Angewandte Chemie International Edition

Cover image for Vol. 56 Issue 19

Editor: Peter Gölitz, Deputy Editors: Neville Compton, Haymo Ross

Online ISSN: 1521-3773

Associated Title(s): Angewandte Chemie, Chemistry - A European Journal, Chemistry – An Asian Journal, ChemistryOpen, ChemPhotoChem, ChemPlusChem, Zeitschrift für Chemie

Press Release

Angewandte Chemie International Edition ,
doi: 10.1002/anie.200805158

Nr. 09/2009

Bristly Spheres as Capsules

Inorganic nanoparticles with a layer of hydrophilic polymer chains aggregate into complex nanostructures

Contact: Stephan Förster, Universität Hamburg (Germany)
Registered journalists may download the original article here:
Micelle and Vesicle Formation of Amphiphilic Nanoparticles

Amphiphilic molecules, which have one water-friendly (hydrophilic) end and one water-repellant (hydrophobic) end, spontaneously aggregate in aqueous solutions to make superstructures like capsules or bilayers. This phenomenon is responsible for the effects of detergents and soaps. Dirt is enclosed in little capsules of surfactant, which makes it water-soluble. Cell membranes are also based on this principle: they are simply lipid bilayers, an aggregation of lipid molecules that line up with their hydrophobic tails all together and their hydrophilic heads protruding into the aqueous environment. As reported in the journal Angewandte Chemie, researchers at the Universities of Hamburg and Freiburg (Germany) led by Horst Weller and Stephan Förster have now produced amphiphilic hybrid particles made of a water-insoluble inorganic nanoparticle at the core surrounded by a bristle-like layer of hydrophilic polymer chains.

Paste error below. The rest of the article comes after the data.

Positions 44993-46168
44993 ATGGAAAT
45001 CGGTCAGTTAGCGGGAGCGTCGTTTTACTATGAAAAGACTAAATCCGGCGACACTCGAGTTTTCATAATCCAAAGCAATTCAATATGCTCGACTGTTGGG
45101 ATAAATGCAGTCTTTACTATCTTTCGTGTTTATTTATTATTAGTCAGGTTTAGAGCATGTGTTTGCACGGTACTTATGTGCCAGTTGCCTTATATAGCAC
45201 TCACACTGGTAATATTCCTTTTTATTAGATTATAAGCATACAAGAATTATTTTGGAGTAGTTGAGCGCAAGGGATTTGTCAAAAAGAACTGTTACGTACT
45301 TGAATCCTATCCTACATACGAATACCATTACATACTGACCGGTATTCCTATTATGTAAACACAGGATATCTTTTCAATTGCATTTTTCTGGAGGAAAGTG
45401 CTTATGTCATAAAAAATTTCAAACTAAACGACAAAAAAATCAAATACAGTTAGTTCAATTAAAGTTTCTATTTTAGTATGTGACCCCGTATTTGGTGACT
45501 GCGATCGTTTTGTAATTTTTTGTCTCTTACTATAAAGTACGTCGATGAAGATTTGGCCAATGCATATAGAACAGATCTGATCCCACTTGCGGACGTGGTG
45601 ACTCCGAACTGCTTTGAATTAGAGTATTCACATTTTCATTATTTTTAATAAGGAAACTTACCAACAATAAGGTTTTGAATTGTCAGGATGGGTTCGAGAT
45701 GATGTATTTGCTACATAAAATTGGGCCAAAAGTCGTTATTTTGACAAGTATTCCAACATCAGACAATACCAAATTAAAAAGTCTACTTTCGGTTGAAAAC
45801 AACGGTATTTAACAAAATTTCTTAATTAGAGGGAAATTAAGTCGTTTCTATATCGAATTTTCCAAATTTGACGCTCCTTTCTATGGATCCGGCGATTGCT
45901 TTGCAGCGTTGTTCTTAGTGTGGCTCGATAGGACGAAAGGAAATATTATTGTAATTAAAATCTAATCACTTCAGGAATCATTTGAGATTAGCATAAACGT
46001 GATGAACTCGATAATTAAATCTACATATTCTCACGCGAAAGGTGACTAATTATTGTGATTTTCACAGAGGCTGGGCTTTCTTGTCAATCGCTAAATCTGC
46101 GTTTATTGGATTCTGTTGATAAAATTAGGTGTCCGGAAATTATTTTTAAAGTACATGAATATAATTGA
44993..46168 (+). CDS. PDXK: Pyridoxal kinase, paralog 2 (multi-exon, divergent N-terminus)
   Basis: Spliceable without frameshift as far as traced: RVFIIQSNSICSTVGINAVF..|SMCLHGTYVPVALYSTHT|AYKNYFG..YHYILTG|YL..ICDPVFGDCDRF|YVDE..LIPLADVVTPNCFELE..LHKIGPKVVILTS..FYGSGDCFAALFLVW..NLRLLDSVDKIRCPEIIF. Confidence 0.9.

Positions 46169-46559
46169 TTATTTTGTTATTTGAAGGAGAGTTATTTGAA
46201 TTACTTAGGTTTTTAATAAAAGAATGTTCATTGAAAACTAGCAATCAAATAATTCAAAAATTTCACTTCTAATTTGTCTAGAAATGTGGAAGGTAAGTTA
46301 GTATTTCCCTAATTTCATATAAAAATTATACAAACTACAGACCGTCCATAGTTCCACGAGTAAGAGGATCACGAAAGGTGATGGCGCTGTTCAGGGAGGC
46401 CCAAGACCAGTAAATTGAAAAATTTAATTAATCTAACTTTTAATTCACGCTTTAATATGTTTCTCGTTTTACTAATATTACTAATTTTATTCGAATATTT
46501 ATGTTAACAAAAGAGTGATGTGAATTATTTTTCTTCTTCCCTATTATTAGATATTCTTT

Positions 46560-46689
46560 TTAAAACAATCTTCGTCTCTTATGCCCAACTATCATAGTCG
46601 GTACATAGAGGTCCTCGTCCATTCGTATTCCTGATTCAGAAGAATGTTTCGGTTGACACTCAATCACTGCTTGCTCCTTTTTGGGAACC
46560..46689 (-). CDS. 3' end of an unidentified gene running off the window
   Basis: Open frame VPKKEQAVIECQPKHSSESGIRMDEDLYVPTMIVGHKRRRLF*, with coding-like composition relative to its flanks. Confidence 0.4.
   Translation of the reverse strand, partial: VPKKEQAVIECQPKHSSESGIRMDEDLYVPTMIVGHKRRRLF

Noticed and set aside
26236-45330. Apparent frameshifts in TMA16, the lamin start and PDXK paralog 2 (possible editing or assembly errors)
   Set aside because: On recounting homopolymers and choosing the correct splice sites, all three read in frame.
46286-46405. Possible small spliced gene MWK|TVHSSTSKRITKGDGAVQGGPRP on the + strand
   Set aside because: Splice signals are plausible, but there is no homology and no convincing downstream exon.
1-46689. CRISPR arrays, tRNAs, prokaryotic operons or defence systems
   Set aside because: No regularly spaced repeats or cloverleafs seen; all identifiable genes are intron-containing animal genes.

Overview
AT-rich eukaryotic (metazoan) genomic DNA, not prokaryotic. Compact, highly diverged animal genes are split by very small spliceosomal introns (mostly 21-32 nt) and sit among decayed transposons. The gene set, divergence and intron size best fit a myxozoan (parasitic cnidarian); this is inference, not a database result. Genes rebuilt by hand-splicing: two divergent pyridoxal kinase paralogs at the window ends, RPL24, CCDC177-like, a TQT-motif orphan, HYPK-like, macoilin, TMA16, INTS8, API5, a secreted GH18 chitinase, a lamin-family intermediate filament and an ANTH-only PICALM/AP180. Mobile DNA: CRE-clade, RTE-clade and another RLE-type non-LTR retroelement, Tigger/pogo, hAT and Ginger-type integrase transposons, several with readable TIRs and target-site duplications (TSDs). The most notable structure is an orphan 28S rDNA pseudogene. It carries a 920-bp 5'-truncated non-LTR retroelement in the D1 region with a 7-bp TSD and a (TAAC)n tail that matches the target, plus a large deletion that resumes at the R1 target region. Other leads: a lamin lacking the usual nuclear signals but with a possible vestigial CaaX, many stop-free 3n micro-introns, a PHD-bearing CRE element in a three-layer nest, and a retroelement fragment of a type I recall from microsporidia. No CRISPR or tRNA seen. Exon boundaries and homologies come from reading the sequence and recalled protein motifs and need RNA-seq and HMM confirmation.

© Wiley-VCH

The inorganic nanoparticles are made of cadmium selenide and cadmium sulfide. Polyethylene oxide chains are attached to the nanoparticles through amino groups. The nature of the superstructures formed in aqueous solution depends on how densely the surfaces of the little spheres are covered with the polymer “bristles”. If they are densely packed, the hybrid particles remain in solution as individuals, because the bristles repel each other. If the bristles are less dense, dimers and trimers are formed; still sparser bristles result in long wormlike aggregates of many particles that grow into a network through occasional Y-shaped branches. For the particles to aggregate in this way, the bristles on the surfaces of the inorganic cores have to reorganize significantly: they move aside a little to free up points of contact so the cores can attach to each other. Aggregation then continues until the resulting ensemble of cores is, as a whole, surrounded by a sufficiently dense layer of bristles, which acts as a shield toward additional particles.

Cores with an even smaller number of polymer bristles aggregate into extended curved layers that close themselves off into capsule-shaped vesicles. The walls of the vesicles consist of a monolayer of the bristly particles.

The polymer-coated spheres offer a new, simple method for the controlled production of superstructures. The vesicles could be used to encapsulate drugs, for example, as contrast agents, or as ordered liquid crystalline phases for the production of nanostructured hybrid materials.

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